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Body fat composition in college students: comparison of female medical and non-medical students in Nepal

Author: 
Amatya, M.
Subject Area: 
Health Sciences
Abstract:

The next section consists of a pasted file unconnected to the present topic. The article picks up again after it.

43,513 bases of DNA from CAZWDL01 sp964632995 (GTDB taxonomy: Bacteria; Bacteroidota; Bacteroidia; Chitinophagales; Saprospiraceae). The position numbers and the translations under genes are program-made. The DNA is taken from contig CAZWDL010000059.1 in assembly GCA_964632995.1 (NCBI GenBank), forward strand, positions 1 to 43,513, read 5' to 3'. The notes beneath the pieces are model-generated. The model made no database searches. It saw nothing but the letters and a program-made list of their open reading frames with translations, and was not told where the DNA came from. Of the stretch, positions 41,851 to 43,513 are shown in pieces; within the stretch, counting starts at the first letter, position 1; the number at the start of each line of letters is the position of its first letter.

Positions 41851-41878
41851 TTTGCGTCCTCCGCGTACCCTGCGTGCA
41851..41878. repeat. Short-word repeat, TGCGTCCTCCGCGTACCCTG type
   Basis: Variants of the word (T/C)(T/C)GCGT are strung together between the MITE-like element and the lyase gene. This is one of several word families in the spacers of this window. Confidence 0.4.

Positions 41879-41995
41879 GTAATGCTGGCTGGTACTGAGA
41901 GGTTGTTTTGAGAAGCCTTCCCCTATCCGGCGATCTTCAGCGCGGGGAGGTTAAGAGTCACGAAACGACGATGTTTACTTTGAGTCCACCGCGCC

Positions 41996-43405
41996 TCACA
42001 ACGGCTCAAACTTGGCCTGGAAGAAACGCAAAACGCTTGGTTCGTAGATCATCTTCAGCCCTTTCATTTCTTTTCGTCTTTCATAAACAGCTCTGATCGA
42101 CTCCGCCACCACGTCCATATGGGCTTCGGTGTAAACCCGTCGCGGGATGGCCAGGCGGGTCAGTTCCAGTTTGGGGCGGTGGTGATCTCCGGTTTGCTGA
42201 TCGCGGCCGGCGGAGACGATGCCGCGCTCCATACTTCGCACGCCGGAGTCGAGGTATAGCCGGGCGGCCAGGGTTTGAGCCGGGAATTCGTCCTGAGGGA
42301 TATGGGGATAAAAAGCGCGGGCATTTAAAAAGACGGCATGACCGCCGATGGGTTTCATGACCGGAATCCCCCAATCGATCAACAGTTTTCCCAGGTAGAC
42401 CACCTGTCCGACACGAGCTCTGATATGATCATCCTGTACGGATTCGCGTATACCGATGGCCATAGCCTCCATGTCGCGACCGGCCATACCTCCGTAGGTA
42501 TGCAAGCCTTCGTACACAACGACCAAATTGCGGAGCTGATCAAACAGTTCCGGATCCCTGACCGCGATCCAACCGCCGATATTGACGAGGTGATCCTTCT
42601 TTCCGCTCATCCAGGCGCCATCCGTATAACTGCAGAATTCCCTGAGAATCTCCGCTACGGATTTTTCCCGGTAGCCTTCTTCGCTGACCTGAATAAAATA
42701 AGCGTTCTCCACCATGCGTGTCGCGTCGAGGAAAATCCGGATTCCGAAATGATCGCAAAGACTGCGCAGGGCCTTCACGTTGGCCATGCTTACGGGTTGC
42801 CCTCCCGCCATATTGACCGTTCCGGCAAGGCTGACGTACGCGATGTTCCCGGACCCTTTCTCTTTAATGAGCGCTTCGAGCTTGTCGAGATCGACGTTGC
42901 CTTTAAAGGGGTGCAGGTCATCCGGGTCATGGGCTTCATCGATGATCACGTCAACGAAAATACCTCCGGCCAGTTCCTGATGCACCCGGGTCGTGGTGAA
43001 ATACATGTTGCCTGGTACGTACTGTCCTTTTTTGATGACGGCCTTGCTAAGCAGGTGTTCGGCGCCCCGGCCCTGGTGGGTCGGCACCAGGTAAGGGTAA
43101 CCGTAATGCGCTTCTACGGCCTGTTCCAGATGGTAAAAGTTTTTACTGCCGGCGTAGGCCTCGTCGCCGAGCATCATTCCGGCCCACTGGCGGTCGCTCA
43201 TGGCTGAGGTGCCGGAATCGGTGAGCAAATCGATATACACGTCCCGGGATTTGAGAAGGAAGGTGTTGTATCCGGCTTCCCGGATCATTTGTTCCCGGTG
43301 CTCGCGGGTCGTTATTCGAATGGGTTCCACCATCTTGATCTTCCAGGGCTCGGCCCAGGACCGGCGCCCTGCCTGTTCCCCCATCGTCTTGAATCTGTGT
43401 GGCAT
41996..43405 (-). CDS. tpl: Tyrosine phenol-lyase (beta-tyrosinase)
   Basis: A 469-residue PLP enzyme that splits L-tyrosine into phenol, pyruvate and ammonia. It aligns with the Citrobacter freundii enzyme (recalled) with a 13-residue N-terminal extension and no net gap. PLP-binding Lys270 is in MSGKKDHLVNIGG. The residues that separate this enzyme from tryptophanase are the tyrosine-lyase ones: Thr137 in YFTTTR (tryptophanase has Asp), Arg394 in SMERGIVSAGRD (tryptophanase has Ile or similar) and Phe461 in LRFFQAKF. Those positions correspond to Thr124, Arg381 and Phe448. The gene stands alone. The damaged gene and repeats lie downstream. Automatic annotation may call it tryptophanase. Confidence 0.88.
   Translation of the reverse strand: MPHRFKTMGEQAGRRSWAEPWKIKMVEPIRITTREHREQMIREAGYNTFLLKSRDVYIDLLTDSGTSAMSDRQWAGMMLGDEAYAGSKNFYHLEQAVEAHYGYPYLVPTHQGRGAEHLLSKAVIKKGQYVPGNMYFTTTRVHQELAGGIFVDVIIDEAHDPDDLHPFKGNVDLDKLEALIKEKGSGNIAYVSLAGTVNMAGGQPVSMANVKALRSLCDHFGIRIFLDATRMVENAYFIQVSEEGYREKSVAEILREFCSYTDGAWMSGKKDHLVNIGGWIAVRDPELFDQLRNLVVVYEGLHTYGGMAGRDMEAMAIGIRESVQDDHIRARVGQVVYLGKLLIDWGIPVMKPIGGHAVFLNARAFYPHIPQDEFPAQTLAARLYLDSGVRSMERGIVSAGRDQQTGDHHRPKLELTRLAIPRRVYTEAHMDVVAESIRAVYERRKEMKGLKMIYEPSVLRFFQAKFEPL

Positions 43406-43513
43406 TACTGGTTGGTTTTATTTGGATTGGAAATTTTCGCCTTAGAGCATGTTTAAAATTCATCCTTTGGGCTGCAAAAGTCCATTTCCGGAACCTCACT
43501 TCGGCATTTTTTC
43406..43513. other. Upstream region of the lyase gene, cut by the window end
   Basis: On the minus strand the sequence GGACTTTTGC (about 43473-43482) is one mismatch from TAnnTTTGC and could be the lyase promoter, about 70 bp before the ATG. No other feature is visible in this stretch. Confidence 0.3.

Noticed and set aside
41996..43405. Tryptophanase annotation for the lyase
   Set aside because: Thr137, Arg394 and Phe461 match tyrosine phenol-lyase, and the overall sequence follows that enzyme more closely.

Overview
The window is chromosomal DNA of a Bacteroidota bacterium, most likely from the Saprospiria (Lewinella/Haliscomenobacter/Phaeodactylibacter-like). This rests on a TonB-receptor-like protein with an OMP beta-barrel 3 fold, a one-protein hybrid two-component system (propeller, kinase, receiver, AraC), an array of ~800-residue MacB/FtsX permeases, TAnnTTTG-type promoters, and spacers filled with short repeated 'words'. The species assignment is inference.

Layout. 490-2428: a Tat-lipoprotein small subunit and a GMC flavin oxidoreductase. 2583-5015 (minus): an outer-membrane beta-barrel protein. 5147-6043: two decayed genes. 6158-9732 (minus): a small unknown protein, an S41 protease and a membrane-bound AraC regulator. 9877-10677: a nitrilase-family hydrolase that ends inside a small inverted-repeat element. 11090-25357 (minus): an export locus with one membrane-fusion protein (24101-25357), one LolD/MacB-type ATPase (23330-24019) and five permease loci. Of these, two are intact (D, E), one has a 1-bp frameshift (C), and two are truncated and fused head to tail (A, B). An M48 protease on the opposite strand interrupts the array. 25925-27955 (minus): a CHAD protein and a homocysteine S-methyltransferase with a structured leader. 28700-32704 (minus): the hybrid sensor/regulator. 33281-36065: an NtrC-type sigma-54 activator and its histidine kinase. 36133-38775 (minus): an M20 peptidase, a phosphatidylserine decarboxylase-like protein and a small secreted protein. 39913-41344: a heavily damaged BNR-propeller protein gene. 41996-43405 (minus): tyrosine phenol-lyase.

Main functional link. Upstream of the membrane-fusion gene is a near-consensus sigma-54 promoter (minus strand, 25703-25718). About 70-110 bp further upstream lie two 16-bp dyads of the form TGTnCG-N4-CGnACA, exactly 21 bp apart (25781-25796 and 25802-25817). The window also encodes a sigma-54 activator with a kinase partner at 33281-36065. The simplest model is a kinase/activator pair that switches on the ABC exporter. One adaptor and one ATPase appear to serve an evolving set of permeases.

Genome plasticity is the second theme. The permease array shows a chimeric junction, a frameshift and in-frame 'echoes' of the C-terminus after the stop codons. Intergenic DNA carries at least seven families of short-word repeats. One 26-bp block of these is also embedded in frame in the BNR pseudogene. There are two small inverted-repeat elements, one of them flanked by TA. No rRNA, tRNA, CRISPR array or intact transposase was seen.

Background: Medical students, especially females, face more stress than non-medical students. This could alter their lifestyle and body fat composition. Whether Nepalese female medical students differ significantly from their non-medical counterparts regarding body fat composition is explored. Methods: Body mass index (BMI) of female medical and non-medical students from four private colleges of Nepal were calculated from measured height and weight. Participants were in first, second, and third years of medical, business sciences, and fashion designing courses. Groups were compared by Chi square test. Results: Of the total 278 students (174 medical, 104 non-medical), mean age in completed years of medical students was significantly less than non-medical (19.49±1.04 vs 20.36±1.51, p=0.000) but differences in height, weight, and BMI were not statistically significant. Differences in BMI were not significant also within groups in the students of different years of study. Almost one-fourth students (23.4%) were underweight and 5% were overweight but none were obese. Conclusion: Prevalence of overweight and obesity is low among female Nepalese college students. Level of stress may be more in medical students, but this was not evident in BMI of the students.

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